On 22nd October, the Court of Appeal (Moore-Bick LJ, Briggs LJ and Sir Bernard Rix) handed down judgment in Standard Chartered Bank v Dorchester LNG (2) Limited (“The Erin Schulte”)  EWCA Civ 1382. This judgment determines a number of points of general importance to the operation of bills of lading and letters of credit.
In simplified form, the relevant facts were as follows: Gunvor was the seller of two cargoes of gasoil to UIDC, who was in turn was on-selling them to Cirrus. Cirrus opened a letter of credit in favour of UIDC, which was confirmed by Standard Chartered Bank (“SCB”), and in due course, at UIDC’s request, transferred to Gunvor. There were issues between the parties to the sale contracts as to the quality of the gasoil, with the result that, as between UIDC and Cirrus, Cirrus accepted the first cargo only. An amendment to the letter of credit was requested by Cirrus’ bank, reducing the value and the quantity of the cargo covered by the letter of credit to that on board the first vessel. Having obtained the consent of UIDC, but before obtaining the consent of Gunvor, SCB consented to that amendment. The cargo on the second vessel, the Erin Schulte, was in due course on-sold by UIDC to new sub-purchasers. Gunvor rejected the requested amendment to the transfer letter of credit, and presented documents, including indorsed bills of lading, to SCB under the transfer letter of credit in respect of the cargo on the Erin Schulte. By virtue of its error in accepting the amendment without confirmation from both beneficiaries, SCB remained liable to Gunvor under the transfer letter of credit, but had no right of recourse in respect of that liability. SCB wrongfully rejected what was (and was subsequently agreed to be) a compliant presentation, and stated that it held the documents to the order of Gunvor. Gunvor continued over the following month to insist on the validity of its original presentation, but was met by intransigence on the part of the bank. During this period, the cargo was discharged against a letter of indemnity issued by Gunvor to the carrier, Dorchester LNG (2) Limited (“Dorchester”). After Gunvor had issued Commercial Court proceedings against SCB, the bank paid up, settling the claim by making payment in full of the amount due under the letter of credit, along with interest and costs (by now over a month after the original presentation and three weeks after the expiry of the letter of credit). Having paid Gunvor, SCB then sued Dorchester for misdelivery, since the carrier had delivered the cargo other than upon presentation of the bills of lading (which at all times were sitting at SCB’s counters). The issue between the parties was whether SCB had at any time become the holder of the bills of lading under the Carriage of Goods by Sea Act 1992 (“COGSA”), such that it had acquired rights of suit against Dorchester. Teare J decided at first instance ( EWHC 808 (Comm)), that SCB had become the holder of the bill of lading, either on 4 June 2010 (upon and by virtue of the original presentation, notwithstanding the rejection of that presentation) or alternatively on 7 July 2010, when SCB settled Gunvor’s claim in full.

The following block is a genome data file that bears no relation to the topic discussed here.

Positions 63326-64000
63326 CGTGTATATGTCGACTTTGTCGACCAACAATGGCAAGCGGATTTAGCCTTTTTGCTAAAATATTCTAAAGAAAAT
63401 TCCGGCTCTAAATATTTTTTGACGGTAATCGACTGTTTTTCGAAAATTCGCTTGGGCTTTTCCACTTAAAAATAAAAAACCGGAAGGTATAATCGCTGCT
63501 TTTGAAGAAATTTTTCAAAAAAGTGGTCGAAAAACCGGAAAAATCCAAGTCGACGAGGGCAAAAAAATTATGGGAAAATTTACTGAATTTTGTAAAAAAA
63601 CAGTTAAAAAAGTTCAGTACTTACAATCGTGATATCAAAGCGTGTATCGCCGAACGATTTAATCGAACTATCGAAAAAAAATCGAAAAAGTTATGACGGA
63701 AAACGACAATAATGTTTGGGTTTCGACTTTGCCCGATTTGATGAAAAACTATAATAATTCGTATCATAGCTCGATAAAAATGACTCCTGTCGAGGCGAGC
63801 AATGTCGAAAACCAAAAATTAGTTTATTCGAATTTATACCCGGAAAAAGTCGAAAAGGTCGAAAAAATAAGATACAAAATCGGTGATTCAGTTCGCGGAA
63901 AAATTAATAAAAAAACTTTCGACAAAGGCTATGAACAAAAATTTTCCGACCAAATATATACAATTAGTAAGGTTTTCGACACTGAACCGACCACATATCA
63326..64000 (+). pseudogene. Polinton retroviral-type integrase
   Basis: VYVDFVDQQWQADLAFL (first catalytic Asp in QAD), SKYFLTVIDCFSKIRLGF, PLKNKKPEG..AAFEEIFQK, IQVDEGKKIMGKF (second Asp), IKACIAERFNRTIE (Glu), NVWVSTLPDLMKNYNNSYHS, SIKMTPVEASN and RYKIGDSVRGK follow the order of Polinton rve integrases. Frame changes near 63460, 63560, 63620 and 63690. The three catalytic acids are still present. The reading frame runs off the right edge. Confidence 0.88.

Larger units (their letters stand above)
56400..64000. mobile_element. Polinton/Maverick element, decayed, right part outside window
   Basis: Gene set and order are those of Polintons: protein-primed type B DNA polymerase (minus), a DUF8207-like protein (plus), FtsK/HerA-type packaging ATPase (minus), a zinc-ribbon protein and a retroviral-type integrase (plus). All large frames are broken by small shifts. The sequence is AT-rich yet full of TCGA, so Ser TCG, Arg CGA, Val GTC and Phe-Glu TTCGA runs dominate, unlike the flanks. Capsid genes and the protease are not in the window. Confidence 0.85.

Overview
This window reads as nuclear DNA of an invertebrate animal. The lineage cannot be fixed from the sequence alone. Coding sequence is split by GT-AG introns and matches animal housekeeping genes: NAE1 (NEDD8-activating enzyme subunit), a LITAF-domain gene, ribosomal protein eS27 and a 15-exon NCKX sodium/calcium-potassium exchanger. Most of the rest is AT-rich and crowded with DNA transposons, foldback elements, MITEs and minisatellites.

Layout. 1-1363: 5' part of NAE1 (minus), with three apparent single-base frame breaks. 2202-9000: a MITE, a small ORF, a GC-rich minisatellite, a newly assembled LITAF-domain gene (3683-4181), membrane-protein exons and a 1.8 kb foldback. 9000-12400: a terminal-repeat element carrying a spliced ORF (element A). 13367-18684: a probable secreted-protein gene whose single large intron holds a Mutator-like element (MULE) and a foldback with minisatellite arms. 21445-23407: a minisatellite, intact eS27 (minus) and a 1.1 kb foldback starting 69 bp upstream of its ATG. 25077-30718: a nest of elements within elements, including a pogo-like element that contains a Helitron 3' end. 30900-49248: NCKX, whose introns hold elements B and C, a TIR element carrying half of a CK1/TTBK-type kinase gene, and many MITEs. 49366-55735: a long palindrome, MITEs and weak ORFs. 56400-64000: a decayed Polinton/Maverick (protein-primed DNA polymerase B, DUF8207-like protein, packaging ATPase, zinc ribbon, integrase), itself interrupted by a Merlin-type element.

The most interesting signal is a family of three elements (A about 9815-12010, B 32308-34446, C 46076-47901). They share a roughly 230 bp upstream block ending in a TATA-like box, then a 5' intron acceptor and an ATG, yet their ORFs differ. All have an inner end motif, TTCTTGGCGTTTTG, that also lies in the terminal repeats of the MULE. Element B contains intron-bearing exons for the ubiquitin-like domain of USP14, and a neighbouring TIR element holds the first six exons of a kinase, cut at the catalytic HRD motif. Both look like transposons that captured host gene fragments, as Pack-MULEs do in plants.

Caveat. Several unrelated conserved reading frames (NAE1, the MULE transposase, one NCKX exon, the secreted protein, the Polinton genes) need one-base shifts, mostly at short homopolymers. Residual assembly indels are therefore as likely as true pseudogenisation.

Moore-Bick LJ, giving the judgment of the Court, ultimately dismissed the appeal, overturning the finding that SCB had become the holder of the bills on 4 June 2010, but affirming the conclusion that it became the holder on 7 July 2010.
The judgment rules on a number of points of general importance in the field of international trade. In particular, issues arose in the appeal as to:
As to those issues, the Court of Appeal concluded as follows:
The judgment is here.
Fionn Pilbrow appeared for Dorchester instructed by Ince & Co LLP.